With some economists now saying even the second aid package to Greece will not be enough to save the country, strikes have resumed against the government’s austerity policies.
Metro and overland rail staff are out for 24 hours in protest against mergers in Athens’ public transport. “This is not going to be an improvement, this will break up the transport sector and services, it will tear it apart,” said strike employee Michalis Kotsiras.
Standing outside the Transport Ministry, employees were also protesting against proposed transfers of staff to other transport sector areas to help reduce costs, sparking fears over job cuts.
Taxis were out in force during the strike to pick up passengers, while traffic police attempted to ease the congested streets as roads were deluged by commuters taking their cars to work.
Big anti-austerity rallies are planned for Saturday.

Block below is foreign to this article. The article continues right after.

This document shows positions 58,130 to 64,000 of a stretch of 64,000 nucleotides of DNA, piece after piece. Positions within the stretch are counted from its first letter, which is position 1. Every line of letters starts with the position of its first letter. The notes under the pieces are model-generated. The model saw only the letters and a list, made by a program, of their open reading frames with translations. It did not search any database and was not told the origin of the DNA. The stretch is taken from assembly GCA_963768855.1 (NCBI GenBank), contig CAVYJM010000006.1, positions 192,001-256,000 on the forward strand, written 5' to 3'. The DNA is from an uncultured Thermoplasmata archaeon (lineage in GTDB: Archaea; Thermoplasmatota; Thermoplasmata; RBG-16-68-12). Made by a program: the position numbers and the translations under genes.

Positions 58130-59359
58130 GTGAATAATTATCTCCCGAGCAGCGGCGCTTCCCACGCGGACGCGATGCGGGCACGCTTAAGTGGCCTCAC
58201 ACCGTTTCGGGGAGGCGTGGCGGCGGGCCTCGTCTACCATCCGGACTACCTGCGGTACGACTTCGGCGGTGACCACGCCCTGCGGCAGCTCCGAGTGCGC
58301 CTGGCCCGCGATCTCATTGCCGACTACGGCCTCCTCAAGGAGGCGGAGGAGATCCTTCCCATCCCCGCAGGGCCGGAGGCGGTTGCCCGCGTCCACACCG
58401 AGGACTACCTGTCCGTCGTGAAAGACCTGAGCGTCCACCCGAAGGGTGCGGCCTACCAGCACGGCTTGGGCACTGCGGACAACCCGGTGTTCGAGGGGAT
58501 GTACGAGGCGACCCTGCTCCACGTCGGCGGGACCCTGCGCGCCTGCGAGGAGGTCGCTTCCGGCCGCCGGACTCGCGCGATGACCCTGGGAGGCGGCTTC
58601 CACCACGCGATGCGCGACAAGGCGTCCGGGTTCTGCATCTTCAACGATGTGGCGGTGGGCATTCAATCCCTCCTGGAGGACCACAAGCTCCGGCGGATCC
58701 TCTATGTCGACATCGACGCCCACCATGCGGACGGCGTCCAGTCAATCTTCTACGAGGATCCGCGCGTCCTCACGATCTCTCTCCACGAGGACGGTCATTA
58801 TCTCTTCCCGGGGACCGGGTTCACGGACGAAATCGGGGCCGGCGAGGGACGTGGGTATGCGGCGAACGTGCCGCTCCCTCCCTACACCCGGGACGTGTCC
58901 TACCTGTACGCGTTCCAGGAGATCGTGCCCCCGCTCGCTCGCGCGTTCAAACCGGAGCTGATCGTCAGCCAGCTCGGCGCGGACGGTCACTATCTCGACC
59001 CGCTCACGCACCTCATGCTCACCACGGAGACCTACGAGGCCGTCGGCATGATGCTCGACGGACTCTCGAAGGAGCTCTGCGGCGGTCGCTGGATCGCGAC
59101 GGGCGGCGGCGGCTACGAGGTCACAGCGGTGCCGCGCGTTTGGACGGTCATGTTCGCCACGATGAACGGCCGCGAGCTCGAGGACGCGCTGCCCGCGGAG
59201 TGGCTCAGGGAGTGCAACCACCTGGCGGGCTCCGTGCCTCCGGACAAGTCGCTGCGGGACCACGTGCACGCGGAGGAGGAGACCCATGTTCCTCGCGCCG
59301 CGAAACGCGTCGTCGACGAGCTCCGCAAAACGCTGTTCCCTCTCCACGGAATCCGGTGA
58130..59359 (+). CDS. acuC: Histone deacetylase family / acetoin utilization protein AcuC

Greece’s Socialist government faces a tough autumn as it tries to implement unpopular reforms to secure more EU/IMF funds and convince disgruntled lawmakers and an angry public that the belt tightening will pay off.
The government is scrambling to reduce its budget deficit through a series of cost cutting measures, including, slashing wages, jobs, and benefits, and increasing taxes, in exchange for rescue loans from the European Union and International Monetary Fund.
For more than a year the measures have provoked strikes and protests in Greece, but the streets were quiet over the summer months.